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Creating a Top



Wow! It is already December and we are working on rotation in class! Last year, this unit was one of the worst for me because I truly did not understand any of the concepts. I have started to figure out some of the equations and concepts but, I am going to have to work hard all this week in order to really understand the unit.

In class last week, Mr. Fullerton gave us a challenge to solve. He gave us a pencil, two small paper plates and six pennies. Our task was to make a top that would spin for a longer period of time from those materials. For the blog post this week, we have to explain how this activity relates to the engineering design process. If I am being honest, I had no idea what it was and typed it right into the handy dandy Google. I found a website (sciencebuddies.org) which gave me the steps to the engineering process. 

Those steps are:

  • Define the Problem
  • Do Background Research
  • Specify Requirements
  • Brainstorm Solutions
  • Choose the Best Solution
  • Do Development Work
  • Build a Prototype
  • Test and Redesign

I definitely think that all of these were used in the activity with some of them slightly combined and happening all at once. Our problem was creating the top that would stay spinning for more than just a few seconds. Our research came from the information that we could see coming from the actual top and our background knowledge from the physics we had been learning. The requirements came in the form of the items we could use to make the spinning top which were the pencil, paper plates and pennies. The next few steps were combined because of time and we began to use trial and error to try and build the top. Brandon and I immediately knew that the the plates would have to have the pencil going through the center. We tested out where the plates would have to go on the pencil and eventually found that it had to be placed towards the bottom of the pencil. On the plates we tested the different distances of where to put the pennies and ended up putting the pennies at about an even distance towards the outside of the plates. Our final aspect that we fixed to make the top spin longer was put a small piece of tape at the tip of the pencil to keep it from spinning around all over the table. After that, we had created a top that spun for a decent amount of time with the many aspects we changed and tested.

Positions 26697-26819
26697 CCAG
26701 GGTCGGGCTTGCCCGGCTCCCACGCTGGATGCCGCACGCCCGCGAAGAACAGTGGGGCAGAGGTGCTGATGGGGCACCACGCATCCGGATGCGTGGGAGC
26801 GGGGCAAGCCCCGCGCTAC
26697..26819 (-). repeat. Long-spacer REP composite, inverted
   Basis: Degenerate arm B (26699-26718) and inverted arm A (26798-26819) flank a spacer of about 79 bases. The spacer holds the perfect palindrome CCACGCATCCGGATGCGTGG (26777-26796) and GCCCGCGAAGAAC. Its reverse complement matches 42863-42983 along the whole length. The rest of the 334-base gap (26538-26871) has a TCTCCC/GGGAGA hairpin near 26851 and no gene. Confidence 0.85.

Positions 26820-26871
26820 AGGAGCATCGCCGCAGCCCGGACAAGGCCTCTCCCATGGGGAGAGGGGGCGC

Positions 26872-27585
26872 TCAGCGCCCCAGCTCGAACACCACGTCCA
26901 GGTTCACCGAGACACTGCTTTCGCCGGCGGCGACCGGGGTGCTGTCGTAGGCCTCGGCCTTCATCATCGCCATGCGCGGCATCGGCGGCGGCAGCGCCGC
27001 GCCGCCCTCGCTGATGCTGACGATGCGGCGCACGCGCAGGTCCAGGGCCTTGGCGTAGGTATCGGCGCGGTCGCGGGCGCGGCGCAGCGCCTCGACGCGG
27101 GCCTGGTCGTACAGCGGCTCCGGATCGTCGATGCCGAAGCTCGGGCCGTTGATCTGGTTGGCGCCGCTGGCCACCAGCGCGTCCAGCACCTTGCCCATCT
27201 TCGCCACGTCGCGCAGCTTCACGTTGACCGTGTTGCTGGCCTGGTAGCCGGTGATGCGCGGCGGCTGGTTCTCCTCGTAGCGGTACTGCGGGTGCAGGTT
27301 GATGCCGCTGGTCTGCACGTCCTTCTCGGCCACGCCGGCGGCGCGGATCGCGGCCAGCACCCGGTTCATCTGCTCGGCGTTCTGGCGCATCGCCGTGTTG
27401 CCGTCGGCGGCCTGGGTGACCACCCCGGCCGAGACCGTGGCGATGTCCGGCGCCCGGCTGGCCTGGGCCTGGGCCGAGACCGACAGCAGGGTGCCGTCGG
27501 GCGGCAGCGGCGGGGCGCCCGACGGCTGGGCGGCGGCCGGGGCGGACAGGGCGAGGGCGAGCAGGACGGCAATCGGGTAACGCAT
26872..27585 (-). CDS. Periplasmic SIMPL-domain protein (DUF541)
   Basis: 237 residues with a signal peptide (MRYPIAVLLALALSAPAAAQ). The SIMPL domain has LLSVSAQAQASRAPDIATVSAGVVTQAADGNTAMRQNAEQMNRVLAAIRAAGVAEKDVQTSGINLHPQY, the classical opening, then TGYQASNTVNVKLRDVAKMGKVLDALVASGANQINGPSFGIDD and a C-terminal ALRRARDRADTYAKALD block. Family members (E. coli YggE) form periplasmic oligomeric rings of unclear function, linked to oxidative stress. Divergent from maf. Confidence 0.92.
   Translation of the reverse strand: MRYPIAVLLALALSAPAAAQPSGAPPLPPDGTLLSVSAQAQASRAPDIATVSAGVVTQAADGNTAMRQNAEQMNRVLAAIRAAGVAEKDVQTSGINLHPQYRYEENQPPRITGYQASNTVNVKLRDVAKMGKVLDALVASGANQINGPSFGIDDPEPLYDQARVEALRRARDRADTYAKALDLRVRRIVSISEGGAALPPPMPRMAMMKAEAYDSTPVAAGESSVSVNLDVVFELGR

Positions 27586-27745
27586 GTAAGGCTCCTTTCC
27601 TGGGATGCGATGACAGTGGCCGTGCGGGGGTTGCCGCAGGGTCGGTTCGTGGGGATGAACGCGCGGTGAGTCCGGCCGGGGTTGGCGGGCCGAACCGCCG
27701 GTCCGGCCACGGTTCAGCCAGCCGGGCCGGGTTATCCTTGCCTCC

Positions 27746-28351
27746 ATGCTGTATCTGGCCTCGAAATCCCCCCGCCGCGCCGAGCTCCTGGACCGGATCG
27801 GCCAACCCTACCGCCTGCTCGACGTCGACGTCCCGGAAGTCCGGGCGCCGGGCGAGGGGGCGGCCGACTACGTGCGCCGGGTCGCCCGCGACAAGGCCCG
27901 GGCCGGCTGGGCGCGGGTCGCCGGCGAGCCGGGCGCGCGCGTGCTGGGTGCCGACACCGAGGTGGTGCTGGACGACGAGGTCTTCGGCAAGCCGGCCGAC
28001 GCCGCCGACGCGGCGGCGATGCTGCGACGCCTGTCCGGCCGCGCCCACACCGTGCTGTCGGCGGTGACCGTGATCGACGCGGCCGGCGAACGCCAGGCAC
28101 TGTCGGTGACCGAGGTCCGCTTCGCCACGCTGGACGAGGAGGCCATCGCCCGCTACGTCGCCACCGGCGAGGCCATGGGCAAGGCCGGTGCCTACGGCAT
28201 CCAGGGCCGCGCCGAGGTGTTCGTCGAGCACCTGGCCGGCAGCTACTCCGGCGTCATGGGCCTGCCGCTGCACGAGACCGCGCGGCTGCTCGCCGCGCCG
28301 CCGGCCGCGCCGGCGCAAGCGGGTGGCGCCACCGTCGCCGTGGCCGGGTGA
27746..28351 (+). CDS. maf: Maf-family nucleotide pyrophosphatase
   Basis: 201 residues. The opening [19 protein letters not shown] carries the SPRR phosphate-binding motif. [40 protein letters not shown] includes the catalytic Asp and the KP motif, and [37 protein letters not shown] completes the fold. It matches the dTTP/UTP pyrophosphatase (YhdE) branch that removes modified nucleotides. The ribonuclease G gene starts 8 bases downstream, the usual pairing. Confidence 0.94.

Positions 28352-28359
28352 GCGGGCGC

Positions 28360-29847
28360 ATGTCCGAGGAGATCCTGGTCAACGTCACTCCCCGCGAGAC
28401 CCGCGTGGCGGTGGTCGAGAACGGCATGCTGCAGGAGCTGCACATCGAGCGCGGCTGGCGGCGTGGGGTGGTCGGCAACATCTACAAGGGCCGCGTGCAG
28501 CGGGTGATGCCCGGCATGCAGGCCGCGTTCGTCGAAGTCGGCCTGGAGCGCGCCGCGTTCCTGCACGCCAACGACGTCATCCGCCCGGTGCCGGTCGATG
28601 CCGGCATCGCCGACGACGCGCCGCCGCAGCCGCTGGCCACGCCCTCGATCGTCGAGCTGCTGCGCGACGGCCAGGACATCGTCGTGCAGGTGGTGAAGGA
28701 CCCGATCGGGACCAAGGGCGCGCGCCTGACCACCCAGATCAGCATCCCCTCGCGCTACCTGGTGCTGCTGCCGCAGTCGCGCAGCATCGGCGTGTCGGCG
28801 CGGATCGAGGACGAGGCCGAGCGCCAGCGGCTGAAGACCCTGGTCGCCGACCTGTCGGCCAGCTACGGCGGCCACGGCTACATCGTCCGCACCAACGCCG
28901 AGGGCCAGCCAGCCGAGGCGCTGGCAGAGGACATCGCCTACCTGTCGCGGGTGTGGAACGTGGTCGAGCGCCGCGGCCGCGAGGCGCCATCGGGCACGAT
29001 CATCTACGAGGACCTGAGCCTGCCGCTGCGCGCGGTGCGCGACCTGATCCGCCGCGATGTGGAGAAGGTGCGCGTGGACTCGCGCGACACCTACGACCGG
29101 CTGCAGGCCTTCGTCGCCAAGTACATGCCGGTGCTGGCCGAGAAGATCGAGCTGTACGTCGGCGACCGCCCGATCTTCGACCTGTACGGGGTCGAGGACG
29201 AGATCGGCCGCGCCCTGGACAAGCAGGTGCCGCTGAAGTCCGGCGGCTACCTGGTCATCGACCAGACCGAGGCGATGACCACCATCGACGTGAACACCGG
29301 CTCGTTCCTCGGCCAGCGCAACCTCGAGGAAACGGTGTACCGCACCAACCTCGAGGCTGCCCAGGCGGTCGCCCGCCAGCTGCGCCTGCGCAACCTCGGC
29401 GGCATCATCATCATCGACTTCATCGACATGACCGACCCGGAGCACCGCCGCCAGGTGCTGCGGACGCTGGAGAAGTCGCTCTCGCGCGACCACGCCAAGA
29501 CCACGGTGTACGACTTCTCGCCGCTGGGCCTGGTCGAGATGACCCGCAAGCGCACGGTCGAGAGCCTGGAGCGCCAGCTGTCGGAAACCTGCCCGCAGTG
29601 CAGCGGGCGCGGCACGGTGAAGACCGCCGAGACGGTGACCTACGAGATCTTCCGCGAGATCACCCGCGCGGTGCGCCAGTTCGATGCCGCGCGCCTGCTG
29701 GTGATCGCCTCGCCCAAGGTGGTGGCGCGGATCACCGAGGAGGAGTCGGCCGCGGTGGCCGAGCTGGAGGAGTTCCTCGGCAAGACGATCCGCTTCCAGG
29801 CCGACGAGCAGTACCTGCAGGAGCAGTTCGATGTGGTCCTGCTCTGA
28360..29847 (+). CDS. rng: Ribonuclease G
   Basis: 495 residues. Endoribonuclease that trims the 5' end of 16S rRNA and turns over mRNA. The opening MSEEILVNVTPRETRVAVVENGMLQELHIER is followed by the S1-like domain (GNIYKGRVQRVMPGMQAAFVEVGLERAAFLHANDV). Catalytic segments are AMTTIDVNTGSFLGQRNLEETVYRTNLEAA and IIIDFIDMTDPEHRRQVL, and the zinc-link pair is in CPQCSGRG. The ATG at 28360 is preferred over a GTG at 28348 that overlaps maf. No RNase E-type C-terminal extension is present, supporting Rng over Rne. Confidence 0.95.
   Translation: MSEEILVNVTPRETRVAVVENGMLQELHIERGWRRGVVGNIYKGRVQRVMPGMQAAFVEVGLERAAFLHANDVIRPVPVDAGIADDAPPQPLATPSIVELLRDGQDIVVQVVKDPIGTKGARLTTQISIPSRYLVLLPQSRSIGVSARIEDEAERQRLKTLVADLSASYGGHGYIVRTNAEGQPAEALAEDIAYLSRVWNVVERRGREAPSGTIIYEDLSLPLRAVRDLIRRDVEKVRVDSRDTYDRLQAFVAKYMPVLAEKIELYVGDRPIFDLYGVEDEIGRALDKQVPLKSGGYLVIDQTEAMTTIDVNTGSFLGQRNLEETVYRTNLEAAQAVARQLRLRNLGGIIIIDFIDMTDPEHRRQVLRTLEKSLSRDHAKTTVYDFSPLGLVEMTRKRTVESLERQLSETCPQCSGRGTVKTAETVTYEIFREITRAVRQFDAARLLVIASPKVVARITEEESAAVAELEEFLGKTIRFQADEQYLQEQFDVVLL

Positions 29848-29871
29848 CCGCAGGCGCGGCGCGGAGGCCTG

The next question we have to answer is relating this activity to moment of inertia and angular momentum. For the moment of inertia, the mass and radius are the factors that change moment of inertia. Since we could not really change the mass of the object, spreading out the pennies to create a larger radius impacted the moment of inertia for our top. For the angular momentum of the top, the moment of inertia and angular velocity impacted the top and allowed it to spin for a longer period of time. These two concepts combined created the top with lots of trial and error for the perfect one.

Until next time,



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